Eriksson let down by lack of talent &ndash; on and off pitch

Notts County 1 Burton Albion 1: Swede left unimpressed by offerings on the field and in the Notts County stands as pressure grows on manager Ian McParland. Phil Shaw reports

You won't see women going grey in front of the cameras

Female broadcasters speak out against sexism and ageism in industry
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Abuse - and the hell that came afterwards

Abuse - and the hell that follows

James Rhodes on the extraordinary legal battle to publish his memoir
Why we need a 'tranquility map' of England, according to campaigners

It's oh so quiet!

The case for a 'tranquility map' of England
'Timeless fashion': It may be a paradox, but the industry loves it

'Timeless fashion'

It may be a paradox, but the industry loves it
If the West needs a bridge to the 'moderates' inside Isis, maybe we could have done with Osama bin Laden staying alive after all

Could have done with Osama bin Laden staying alive?

Robert Fisk on the Fountainheads of World Evil in 2011 - and 2015
New exhibition celebrates the evolution of swimwear

Evolution of swimwear

From bathing dresses in the twenties to modern bikinis
Sun, sex and an anthropological study: One British academic's summer of hell in Magaluf

Sun, sex and an anthropological study

One academic’s summer of hell in Magaluf
From Shakespeare to Rising Damp... to Vicious

Frances de la Tour's 50-year triumph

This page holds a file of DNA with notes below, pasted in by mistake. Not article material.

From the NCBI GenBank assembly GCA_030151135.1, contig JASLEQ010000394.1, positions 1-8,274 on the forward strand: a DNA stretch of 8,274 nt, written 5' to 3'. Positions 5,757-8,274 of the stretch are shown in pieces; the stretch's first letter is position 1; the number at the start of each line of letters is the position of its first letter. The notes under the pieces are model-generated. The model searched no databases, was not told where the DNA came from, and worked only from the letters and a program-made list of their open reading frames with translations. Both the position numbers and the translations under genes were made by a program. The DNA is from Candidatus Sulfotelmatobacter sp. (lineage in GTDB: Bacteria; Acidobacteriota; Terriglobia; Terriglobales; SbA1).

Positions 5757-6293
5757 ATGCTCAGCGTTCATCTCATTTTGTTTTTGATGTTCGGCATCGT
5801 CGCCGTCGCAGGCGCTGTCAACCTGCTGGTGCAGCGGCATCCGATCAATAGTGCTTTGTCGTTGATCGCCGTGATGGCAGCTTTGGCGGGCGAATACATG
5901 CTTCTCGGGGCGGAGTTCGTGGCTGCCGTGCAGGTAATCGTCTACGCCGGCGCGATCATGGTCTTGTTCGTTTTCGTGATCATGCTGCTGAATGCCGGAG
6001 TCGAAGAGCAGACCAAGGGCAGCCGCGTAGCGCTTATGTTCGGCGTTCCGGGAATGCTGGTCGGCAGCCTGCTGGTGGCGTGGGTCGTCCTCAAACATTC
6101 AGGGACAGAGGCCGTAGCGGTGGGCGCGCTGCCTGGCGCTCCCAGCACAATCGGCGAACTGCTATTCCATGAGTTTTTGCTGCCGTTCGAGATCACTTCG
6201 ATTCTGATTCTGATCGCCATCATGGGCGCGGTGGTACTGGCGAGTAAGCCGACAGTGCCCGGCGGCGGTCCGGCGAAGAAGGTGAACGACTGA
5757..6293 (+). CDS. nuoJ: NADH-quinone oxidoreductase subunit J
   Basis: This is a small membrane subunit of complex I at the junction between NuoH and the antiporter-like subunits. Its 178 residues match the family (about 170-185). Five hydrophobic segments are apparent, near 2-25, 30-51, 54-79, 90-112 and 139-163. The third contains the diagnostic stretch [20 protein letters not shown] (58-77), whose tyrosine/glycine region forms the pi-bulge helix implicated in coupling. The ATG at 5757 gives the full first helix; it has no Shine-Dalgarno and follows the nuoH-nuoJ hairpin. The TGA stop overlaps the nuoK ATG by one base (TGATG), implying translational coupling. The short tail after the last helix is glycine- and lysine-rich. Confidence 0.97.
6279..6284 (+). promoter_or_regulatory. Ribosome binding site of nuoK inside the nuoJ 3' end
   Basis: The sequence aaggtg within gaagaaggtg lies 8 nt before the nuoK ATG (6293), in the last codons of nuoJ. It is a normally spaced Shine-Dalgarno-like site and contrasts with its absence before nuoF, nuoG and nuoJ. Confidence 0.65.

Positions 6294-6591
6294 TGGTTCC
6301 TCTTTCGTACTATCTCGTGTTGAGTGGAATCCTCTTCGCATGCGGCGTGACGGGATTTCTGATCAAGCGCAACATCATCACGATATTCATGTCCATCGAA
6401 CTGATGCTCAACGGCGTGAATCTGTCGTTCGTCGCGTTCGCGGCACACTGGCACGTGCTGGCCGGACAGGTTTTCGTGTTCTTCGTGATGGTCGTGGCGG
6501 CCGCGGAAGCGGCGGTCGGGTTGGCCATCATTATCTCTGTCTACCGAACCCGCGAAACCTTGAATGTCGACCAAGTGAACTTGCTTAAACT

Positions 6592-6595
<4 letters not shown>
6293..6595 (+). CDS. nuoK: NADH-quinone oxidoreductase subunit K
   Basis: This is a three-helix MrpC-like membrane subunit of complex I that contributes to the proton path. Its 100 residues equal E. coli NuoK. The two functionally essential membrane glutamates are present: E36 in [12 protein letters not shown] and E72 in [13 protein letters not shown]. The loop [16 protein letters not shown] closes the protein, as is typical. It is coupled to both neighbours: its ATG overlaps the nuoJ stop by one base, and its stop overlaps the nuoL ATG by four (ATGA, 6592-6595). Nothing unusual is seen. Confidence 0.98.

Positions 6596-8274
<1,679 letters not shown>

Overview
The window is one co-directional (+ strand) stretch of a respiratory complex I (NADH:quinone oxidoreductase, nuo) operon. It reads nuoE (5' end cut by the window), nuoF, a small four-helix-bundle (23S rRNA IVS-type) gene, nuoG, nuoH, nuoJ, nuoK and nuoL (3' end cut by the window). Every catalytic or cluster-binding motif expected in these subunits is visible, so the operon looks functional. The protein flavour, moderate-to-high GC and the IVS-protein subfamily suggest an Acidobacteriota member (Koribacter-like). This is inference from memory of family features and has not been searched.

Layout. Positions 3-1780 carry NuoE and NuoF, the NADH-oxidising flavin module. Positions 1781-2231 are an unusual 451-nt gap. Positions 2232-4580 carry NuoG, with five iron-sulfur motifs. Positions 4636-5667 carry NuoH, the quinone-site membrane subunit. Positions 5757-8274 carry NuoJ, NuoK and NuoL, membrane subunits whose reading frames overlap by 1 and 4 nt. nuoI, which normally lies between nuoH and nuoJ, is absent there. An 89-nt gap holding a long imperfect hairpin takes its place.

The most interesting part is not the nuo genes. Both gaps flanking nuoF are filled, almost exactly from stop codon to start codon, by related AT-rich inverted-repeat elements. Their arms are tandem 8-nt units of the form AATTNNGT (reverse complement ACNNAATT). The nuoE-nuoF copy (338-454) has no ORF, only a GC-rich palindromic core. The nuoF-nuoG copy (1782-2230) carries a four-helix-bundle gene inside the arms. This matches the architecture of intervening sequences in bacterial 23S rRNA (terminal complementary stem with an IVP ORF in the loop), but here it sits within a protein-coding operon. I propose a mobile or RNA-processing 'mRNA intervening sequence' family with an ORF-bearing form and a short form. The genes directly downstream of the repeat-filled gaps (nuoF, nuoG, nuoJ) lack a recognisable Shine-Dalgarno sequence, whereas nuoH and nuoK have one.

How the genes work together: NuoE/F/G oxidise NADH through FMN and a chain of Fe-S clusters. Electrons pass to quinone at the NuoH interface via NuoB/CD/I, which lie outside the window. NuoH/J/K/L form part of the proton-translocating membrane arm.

'Rising Damp' brought De la Tour such recognition that she could be forgiven if she'd never been able to move on. But at 70, she continues to flourish - and to beguile
'That Whitsun, I was late getting away...'

Ian McMillan on the Whitsun Weddings

This weekend is Whitsun, and while the festival may no longer resonate, Larkin's best-loved poem, lives on - along with the train journey at the heart of it
Kathryn Williams explores the works and influences of Sylvia Plath in a new light

Songs from the bell jar

Kathryn Williams explores the works and influences of Sylvia Plath
How one man's day in high heels showed him that Cannes must change its 'no flats' policy

One man's day in high heels

...showed him that Cannes must change its 'flats' policy
Is a quiet crusade to reform executive pay bearing fruit?

Is a quiet crusade to reform executive pay bearing fruit?

Dominic Rossi of Fidelity says his pressure on business to control rewards is working. But why aren’t other fund managers helping?
The King David Hotel gives precious work to Palestinians - unless peace talks are on

King David Hotel: Palestinians not included

The King David is special to Jerusalem. Nick Kochan checked in and discovered it has some special arrangements, too
More people moving from Australia to New Zealand than in the other direction for first time in 24 years

End of the Aussie brain drain

More people moving from Australia to New Zealand than in the other direction for first time in 24 years
Meditation is touted as a cure for mental instability but can it actually be bad for you?

Can meditation be bad for you?

Researching a mass murder, Dr Miguel Farias discovered that, far from bringing inner peace, meditation can leave devotees in pieces
Eurovision 2015: Australians will be cheering on their first-ever entrant this Saturday

Australia's first-ever Eurovision entrant

Australia, a nation of kitsch-worshippers, has always loved the Eurovision Song Contest. Maggie Alderson says it'll fit in fine